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Email is still a great way to attract and keep customersEmail is still a great way to attract and keep customers

Despite a huge influx in additional channels in recent years, email marketing should still be an old standby for flight schools. Not only is it inexpensive and relatively easy to do, it builds community and keeps your school top of mind. And just like people share things today on Facebook, the forward button can be a powerful personal referral tool.

Although Microsoft Word has a few free email marketing templates built in, it’s worth it to pay a few dollars a month to go through Constant Contact or another provider. These companies can make the process painless and more effective. Follow these guidelines and you should see some success with your newsletter.

1. Strike a tone. Keep the messaging in line with your school’s branding. If you have an official color and logo, make sure to incorporate it. If you are known as the fun school in the area, make sure that comes across. Likewise if you’re the serious school that caters to professionals. Whatever your image, make sure it’s consistent.

2. Don’t annoy. Everyone hates to be pestered, be it by phone, mail, or email. There is a sweet spot between too many emails and not enough. What that is depends completely on your school and the content of the messages. Think about your own experiences and ask other people you trust. At what point do you stop reading or unsubscribe? Chances are your students’ experiences are similar.

3. Don’t do hard selling. Email marketing is a great way to get people on the phone and through the door—provided you aren’t constantly bombarding them with offers. Some school news, photos, and other engaging material is enough to keep them thinking about flying and your flight school. But when you do want results, email is also a great way to make an offer. With an offer code you can even track its effectiveness.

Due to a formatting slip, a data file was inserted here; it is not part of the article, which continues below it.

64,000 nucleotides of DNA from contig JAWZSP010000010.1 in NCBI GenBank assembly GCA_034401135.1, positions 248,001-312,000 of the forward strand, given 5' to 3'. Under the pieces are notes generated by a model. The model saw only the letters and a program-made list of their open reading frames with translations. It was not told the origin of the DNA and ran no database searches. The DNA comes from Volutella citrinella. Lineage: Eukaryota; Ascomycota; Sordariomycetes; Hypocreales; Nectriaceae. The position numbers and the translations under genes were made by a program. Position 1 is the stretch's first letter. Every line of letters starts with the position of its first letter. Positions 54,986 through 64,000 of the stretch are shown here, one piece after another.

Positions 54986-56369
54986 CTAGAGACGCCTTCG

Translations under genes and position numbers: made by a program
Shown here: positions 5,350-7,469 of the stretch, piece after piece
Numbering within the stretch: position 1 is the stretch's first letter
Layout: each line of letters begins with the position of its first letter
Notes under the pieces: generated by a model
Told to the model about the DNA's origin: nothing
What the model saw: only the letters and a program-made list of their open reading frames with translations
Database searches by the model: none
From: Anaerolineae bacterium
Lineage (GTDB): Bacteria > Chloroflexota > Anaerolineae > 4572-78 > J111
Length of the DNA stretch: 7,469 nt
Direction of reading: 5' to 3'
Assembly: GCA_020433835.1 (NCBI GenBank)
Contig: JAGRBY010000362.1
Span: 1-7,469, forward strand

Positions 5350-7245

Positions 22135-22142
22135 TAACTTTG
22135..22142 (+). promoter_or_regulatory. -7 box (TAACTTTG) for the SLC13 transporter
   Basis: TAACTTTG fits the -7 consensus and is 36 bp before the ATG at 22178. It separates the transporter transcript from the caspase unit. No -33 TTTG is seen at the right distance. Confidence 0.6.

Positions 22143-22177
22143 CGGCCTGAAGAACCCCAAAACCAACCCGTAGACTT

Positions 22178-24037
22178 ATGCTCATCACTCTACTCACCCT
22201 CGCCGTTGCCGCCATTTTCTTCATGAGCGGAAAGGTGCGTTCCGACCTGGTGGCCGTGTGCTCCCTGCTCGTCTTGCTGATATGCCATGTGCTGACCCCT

4. Don’t be blind. There’s nothing worse than throwing your hard work out the window. Third-party email marketing companies usually offer various metrics with which you can see how effective your messaging is. Open rate, or the percentage of recipients who open and presumably read your message, is the standard measure of success in email marketing. The average for education/training and the hobby industries average around 17 percent, according to email marketing and list manager MailChimp.

5. Draw them in. If your newsletter isn’t getting results, part of the reason could be your subject line. This is the most important mix of words in the entire document. Grab people’s attention without resorting to cheesy tactics. You can even test various ideas from newsletter to newsletter, or in some cases, on the same newsletter to different people.

6. Keep them excited. It’s important to keep things short and quick in email. Although people will occasionally read lengthy stories in an email, more likely they are scanning quickly for what they want. To that end, keep stories brief, use photos, and include a mix of content. Some examples could be facts about the staff, photos of people who soloed or passed a checkride, goings on at the airport, an instructional tip, news about a new airplane or simulator, and a great aviation quote.

7. Have it checked. Behind all the world’s best writers are great editors. Follow their lead and get someone else (or a few someones) to read your newsletter before it’s sent. Grammatical mistakes are unprofessional and sloppy, two words you certainly don’t want associated with your school.

If you don’t currently have an email newsletter it’s time to start one. If you already have one, it’s time to take a fresh look and see if it could be improved. There is plenty of free advice online to help. Building community, keeping students engaged, and communicating out important information in an all-in-one format will save you time and be a lot of fun.

Ian J. Twombly

Ian J. Twombly

"Flight Training" Editor
AOPA Pilot and Flight Training Editor Ian J. Twombly joined AOPA in 2003 and is an instrument flight instructor.

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